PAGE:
Research Article

Attosecond-resolved photoionization of chiral molecules

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Science  08 Dec 2017:
Vol. 358, Issue 6368, pp. 1288-1294
DOI: 10.1126/science.aao5624

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Clocking departures from chiral origins

Just as the atoms in a molecule can be arranged in a left- or right-handed manner, the field in a beam of light can circulate like a left- or right-handed corkscrew. Matches or mismatches in this mutual handedness give rise to an asymmetric distribution of trajectories as electrons are ejected during photoionization. Beaulieu et al. used an interferometric approach to uncover the temporal dynamics associated with this asymmetry. They probed the mirror-image isomers of camphor with circularly polarized light, which revealed the angle-dependent delays between trajectories that spanned up to 24 attoseconds.

Science, this issue p. 1288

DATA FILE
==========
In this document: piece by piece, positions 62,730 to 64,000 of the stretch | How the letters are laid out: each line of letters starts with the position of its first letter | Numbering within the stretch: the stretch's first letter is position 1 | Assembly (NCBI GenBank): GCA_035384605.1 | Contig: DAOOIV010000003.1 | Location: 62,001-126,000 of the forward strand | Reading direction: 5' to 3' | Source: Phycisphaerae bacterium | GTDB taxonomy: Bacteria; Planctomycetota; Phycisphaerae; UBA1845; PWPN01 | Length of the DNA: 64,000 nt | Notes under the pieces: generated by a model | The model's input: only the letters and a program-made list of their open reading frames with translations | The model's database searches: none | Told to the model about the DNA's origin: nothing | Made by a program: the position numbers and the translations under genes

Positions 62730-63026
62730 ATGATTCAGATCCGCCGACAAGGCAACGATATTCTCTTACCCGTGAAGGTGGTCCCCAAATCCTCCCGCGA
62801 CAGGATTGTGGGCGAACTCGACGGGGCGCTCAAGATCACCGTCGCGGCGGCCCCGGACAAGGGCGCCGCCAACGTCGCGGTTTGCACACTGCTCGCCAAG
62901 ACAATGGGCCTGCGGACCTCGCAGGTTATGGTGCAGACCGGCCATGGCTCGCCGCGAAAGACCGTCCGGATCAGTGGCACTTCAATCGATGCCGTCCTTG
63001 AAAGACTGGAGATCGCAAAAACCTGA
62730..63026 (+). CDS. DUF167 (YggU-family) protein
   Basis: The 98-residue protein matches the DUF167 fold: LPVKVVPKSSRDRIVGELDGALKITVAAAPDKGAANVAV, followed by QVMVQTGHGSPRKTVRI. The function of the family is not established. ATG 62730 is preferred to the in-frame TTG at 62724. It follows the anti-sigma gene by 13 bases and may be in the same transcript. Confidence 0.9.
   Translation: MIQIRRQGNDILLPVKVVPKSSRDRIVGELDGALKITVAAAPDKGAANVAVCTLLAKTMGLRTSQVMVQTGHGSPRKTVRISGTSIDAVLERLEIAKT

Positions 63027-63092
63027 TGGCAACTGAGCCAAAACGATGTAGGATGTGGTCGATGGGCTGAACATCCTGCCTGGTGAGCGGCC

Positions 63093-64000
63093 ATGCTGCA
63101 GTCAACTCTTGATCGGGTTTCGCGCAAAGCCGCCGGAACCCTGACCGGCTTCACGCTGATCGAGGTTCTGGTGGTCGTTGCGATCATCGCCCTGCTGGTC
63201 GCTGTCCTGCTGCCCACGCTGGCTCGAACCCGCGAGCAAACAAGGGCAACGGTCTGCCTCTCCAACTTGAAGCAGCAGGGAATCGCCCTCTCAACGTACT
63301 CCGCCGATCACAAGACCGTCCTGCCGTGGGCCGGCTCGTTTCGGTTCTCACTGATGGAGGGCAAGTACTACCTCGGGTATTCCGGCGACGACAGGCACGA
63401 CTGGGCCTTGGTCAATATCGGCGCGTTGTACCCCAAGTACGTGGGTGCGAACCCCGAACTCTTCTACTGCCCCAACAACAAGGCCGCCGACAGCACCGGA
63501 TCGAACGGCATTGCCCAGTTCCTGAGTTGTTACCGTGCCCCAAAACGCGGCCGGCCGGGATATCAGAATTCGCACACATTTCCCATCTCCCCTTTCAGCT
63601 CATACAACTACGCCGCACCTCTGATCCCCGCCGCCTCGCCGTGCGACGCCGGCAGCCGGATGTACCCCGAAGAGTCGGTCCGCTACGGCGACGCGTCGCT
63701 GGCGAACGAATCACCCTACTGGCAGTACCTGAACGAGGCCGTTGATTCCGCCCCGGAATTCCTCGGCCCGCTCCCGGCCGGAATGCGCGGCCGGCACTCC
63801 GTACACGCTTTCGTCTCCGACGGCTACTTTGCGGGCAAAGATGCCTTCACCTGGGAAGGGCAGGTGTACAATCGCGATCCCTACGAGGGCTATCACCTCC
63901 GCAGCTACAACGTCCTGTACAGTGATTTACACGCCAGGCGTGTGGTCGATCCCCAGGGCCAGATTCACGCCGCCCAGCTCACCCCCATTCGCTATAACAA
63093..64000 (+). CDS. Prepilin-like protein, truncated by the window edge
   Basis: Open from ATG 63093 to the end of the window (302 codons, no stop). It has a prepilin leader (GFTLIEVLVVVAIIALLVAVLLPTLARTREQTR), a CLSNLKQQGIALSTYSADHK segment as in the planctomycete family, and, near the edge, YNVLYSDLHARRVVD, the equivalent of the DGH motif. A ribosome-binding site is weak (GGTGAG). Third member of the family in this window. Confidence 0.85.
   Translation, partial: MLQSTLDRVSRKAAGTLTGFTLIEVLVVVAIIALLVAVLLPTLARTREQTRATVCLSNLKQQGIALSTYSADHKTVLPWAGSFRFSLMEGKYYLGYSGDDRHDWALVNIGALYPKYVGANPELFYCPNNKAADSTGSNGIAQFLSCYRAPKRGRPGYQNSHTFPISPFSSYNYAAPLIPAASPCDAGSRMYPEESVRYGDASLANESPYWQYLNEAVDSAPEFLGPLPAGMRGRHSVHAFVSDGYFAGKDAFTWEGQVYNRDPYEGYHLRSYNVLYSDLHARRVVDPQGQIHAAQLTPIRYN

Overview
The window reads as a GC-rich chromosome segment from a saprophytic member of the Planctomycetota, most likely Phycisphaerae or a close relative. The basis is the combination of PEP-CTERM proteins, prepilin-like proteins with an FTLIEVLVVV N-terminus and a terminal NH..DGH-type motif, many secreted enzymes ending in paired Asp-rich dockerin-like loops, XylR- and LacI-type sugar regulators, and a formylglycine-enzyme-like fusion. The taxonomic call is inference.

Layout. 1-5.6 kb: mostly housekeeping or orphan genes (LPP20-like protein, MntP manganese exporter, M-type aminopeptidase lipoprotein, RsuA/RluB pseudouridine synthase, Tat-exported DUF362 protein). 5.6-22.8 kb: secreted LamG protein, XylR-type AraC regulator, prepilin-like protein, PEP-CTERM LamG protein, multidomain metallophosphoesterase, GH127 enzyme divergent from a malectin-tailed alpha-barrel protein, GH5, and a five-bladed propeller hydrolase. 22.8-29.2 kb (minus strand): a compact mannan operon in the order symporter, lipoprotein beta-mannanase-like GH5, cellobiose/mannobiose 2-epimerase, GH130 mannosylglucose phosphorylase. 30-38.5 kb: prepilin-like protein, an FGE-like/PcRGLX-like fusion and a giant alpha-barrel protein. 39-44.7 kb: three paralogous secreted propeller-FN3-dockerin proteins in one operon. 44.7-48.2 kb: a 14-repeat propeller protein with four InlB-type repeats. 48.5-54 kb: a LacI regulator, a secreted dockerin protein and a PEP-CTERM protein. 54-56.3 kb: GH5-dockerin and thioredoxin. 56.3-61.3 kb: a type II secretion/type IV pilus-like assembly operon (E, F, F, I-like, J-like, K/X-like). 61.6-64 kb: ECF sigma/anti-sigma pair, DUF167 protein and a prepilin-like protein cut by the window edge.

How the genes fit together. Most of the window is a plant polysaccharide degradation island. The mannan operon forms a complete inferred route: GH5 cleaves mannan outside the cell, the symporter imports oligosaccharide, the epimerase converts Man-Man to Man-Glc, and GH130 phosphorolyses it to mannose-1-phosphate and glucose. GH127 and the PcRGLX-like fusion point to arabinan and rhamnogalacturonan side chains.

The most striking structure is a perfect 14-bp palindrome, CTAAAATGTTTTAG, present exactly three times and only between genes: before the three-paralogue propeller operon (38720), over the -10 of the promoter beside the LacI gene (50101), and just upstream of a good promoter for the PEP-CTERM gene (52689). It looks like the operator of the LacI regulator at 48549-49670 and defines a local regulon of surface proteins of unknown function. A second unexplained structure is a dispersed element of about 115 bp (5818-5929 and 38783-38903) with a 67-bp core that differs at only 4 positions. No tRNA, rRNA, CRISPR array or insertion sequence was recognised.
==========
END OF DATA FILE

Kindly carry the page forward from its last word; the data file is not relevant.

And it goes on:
Chiral light-matter interactions have been investigated for two centuries, leading to the discovery of many chiroptical processes used for discrimination of enantiomers. Whereas most chiroptical effects result from a response of bound electrons, photoionization can produce much stronger chiral signals that manifest as asymmetries in the angular distribution of the photoelectrons along the light-propagation axis. We implemented self-referenced attosecond photoelectron interferometry to measure the temporal profile of the forward and backward electron wave packets emitted upon photoionization of camphor by circularly polarized laser pulses. We measured a delay between electrons ejected forward and backward, which depends on the ejection angle and reaches 24 attoseconds. The asymmetric temporal shape of electron wave packets emitted through an autoionizing state further reveals the chiral character of strongly correlated electronic dynamics.

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